Traditional uses of mosses included as insulation and for the ability to absorb liquids up to 20 times their weight.

They are small herbaceous plants that absorb water and nutrients mainly through their leaves and harvest carbon dioxide and sunlight to create food by photosynthesis.

They do not have proper roots, but have threadlike rhizoids that anchor them to their substrate.

The fossil record of moss is sparse, due to their soft-walled and fragile nature.

When the ancestors of today's moss started to spread on land 470 million years ago, they absorbed CO2 from the atmosphere and extracted minerals by secreting organic acids that dissolved the rocks they were growing on.

Since mosses have no vascular system to transport water through the plant or waterproofing systems to prevent tissue water from evaporating, they must have a damp environment in which to grow, and a surrounding of liquid water to reproduce.

Shade tolerance varies by species, just as it does with higher plants. In most areas, mosses grow chiefly in areas of dampness and shade, such as wooded areas and at the edges of streams; but they can grow anywhere in cool damp cloudy climates, and some species are adapted to sunny, seasonally dry areas like alpine rocks or stabilized sand dunes.

It is generally believed that in northern latitudes, the north side of trees and rocks will generally have more moss growth on average than other sides.

This is assumed to be because the sun on the south side creates a dry environment.

South of the equator the reverse would be true. However, naturalists feel that mosses grow on the damper side of trees and rocks.

In some cases, such as sunny climates in temperate northern latitudes, this will be the shaded north side of the tree or rock.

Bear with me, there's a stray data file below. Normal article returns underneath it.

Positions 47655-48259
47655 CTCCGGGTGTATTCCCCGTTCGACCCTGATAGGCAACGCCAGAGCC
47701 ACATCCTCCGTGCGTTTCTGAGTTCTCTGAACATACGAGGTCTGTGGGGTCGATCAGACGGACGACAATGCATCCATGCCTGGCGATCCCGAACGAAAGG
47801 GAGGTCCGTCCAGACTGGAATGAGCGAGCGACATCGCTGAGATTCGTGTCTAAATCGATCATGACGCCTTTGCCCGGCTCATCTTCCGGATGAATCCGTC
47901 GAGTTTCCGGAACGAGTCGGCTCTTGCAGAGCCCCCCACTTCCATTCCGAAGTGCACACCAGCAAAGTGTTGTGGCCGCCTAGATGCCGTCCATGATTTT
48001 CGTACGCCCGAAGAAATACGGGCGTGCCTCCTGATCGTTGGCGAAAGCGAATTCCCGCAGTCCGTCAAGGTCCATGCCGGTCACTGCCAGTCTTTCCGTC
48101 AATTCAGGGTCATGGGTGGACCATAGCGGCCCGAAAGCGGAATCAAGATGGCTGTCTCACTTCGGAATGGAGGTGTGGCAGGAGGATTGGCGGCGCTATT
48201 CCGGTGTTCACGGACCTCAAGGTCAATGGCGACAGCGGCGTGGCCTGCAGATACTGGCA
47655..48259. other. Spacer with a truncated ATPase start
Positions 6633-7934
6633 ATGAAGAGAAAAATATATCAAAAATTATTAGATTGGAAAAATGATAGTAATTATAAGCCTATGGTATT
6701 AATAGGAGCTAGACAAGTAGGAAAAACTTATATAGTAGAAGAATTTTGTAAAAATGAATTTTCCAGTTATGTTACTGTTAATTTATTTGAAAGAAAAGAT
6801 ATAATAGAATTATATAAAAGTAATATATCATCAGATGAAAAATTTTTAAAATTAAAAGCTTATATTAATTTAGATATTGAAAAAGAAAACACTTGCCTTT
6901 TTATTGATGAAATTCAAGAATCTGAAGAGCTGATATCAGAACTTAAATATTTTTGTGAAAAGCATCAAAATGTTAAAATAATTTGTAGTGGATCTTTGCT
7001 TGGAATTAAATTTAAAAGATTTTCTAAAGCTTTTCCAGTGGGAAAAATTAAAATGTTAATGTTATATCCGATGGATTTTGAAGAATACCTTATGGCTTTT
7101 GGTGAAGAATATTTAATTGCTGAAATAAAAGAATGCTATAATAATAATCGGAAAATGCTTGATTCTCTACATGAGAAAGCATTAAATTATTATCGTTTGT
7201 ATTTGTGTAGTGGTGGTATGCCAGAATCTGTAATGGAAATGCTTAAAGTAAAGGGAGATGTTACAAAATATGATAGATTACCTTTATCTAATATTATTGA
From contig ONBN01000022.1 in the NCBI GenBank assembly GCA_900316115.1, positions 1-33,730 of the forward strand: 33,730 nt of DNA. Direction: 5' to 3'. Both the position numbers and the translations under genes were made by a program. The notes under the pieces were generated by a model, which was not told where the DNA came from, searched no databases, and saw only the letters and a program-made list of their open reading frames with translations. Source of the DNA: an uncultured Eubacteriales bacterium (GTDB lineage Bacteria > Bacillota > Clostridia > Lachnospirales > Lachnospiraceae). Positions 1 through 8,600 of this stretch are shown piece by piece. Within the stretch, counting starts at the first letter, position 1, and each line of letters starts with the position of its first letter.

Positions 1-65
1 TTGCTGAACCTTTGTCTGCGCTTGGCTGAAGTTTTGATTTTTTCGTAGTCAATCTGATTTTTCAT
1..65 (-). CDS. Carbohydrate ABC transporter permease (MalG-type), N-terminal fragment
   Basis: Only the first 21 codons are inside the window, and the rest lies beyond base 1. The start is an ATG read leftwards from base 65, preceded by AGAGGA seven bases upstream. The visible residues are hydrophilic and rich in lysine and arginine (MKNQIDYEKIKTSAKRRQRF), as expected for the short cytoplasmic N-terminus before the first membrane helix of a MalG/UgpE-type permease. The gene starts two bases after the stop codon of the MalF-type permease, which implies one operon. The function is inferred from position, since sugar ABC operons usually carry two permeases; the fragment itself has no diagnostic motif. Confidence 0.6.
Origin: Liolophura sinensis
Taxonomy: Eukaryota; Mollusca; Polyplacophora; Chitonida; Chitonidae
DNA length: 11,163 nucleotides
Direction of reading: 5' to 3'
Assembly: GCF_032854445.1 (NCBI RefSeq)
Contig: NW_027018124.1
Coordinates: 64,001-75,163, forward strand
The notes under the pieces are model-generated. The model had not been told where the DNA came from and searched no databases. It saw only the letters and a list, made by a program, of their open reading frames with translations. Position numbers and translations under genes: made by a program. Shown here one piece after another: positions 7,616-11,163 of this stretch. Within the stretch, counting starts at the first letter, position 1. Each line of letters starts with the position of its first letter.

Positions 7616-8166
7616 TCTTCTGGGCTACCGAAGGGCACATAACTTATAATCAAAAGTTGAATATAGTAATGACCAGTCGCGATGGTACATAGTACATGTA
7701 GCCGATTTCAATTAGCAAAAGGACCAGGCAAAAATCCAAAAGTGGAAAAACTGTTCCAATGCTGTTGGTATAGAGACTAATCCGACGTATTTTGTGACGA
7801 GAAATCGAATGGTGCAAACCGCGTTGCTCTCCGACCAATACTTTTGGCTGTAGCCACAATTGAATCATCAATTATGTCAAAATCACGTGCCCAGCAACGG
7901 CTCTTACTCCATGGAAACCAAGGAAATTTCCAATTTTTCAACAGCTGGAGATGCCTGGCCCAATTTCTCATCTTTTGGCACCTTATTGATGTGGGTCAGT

Moss can stop its metabolism almost completely during the hot periods of the year when water is not available.

They are also indicators of pollution as they can grow only in clean environments.

Preindustrial societies made use of the mosses growing in their areas.

Laplanders and other circumpolar people used mosses for bedding.

North American tribal people used mosses for basketry, bedding and wound dressing.

Some sphagnum mosses can absorb up to 20 times their own weight in water. In World War I, Sphagnum mosses were used as first-aid dressings on soldiers' wounds, as these mosses said to absorb liquids three times faster than cotton, retain liquids better, better distribute liquids uniformly throughout themselves, and are cooler, softer, and be less irritating. It was also claimed that they have mild antibacterial properties.

Certain animals, such as reindeer, consume mosses because they contain chemical which warms the blood of animal.

The Lifespan of moss depends on the species. It ranges from 2 to 10 years.

  Plant kingdom part 3 - Bryophyta (Mosses and Liverworts)
Bio Master

Aug 12, 2018

Video presentation/ Classes for Class 12/Plus 2/CBSE students

  Mosses Bryophyte life cycle
Nook Nattapon

Sep 13, 2013

Bio I - K.Pl.




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Location: Whitewater WMA, Main Branch Unit

moss (Division Bryophyta)







Created: 7/19/2022